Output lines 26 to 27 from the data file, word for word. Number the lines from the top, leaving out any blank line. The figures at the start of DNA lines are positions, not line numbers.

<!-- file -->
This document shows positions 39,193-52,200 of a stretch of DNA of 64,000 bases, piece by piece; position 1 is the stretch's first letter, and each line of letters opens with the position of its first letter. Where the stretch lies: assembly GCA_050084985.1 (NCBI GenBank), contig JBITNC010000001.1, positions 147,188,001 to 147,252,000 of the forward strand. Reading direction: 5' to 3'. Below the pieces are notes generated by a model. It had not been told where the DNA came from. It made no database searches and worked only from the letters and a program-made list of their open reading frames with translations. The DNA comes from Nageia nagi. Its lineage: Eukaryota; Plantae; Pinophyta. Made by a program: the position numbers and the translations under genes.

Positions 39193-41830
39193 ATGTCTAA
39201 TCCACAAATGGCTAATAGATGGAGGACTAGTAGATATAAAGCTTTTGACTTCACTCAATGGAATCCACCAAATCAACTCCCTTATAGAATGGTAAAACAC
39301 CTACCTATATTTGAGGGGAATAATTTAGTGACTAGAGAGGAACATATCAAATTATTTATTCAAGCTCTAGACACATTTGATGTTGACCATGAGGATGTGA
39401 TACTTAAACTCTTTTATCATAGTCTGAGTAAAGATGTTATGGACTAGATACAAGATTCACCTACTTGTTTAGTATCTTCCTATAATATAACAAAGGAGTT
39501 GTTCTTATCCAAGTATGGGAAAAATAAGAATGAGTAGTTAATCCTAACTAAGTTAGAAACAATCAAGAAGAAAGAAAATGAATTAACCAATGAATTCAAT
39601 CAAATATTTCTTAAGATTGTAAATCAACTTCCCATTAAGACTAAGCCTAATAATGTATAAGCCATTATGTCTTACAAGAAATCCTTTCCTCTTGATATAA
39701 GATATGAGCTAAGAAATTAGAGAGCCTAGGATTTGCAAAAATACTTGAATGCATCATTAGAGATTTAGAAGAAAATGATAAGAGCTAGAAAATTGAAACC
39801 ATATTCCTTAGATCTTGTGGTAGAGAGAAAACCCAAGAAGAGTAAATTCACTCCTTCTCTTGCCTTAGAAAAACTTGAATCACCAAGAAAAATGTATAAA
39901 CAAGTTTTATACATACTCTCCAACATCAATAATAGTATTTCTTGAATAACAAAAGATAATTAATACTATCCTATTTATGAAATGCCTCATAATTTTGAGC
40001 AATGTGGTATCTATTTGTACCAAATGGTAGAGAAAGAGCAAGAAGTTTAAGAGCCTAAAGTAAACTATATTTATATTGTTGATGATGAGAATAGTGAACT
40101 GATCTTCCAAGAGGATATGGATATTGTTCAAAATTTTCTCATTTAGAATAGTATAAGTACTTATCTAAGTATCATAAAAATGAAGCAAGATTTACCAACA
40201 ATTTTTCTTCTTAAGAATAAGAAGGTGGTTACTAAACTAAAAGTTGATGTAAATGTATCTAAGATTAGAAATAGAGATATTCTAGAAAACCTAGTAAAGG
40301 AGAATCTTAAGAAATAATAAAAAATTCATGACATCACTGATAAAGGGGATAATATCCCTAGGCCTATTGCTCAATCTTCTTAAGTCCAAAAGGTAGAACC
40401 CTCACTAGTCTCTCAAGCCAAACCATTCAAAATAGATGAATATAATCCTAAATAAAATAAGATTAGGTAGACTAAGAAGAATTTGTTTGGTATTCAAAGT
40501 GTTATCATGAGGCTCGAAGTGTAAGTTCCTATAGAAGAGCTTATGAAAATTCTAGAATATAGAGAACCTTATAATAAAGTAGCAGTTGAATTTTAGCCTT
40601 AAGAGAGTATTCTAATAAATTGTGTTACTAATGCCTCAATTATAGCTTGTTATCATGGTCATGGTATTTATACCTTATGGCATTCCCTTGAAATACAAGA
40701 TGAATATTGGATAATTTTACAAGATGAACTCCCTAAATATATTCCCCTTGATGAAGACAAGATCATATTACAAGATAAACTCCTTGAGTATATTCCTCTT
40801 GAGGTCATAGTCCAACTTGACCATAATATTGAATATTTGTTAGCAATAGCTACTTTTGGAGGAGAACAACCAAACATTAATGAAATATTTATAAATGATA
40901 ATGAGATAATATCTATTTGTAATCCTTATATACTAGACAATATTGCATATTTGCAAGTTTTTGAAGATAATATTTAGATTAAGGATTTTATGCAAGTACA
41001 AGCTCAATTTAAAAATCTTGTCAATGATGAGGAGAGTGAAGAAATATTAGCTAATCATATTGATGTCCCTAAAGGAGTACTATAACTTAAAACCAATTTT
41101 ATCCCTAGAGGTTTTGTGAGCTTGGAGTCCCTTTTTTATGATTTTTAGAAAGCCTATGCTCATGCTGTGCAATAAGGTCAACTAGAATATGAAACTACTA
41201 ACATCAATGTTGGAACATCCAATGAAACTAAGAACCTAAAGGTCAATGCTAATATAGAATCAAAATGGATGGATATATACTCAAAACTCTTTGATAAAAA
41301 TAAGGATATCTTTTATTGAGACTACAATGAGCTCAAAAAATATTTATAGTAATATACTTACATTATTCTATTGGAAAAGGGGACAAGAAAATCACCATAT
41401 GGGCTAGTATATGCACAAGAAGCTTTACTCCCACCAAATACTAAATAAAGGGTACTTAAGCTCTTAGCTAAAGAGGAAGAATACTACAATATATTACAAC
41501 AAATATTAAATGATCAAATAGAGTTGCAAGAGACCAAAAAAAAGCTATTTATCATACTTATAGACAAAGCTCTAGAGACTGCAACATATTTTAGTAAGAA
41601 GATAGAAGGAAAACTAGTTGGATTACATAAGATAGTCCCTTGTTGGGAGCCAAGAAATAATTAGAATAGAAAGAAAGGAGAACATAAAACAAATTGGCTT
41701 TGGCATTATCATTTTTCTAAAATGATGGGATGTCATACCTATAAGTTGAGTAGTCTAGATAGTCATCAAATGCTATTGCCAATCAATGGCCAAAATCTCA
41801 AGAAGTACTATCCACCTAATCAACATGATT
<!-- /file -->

41401 GGGCTAGTATATGCACAAGAAGCTTTACTCCCACCAAATACTAAATAAAGGGTACTTAAGCTCTTAGCTAAAGAGGAAGAATACTACAATATATTACAAC
41501 AAATATTAAATGATCAAATAGAGTTGCAAGAGACCAAAAAAAAGCTATTTATCATACTTATAGACAAAGCTCTAGAGACTGCAACATATTTTAGTAAGAA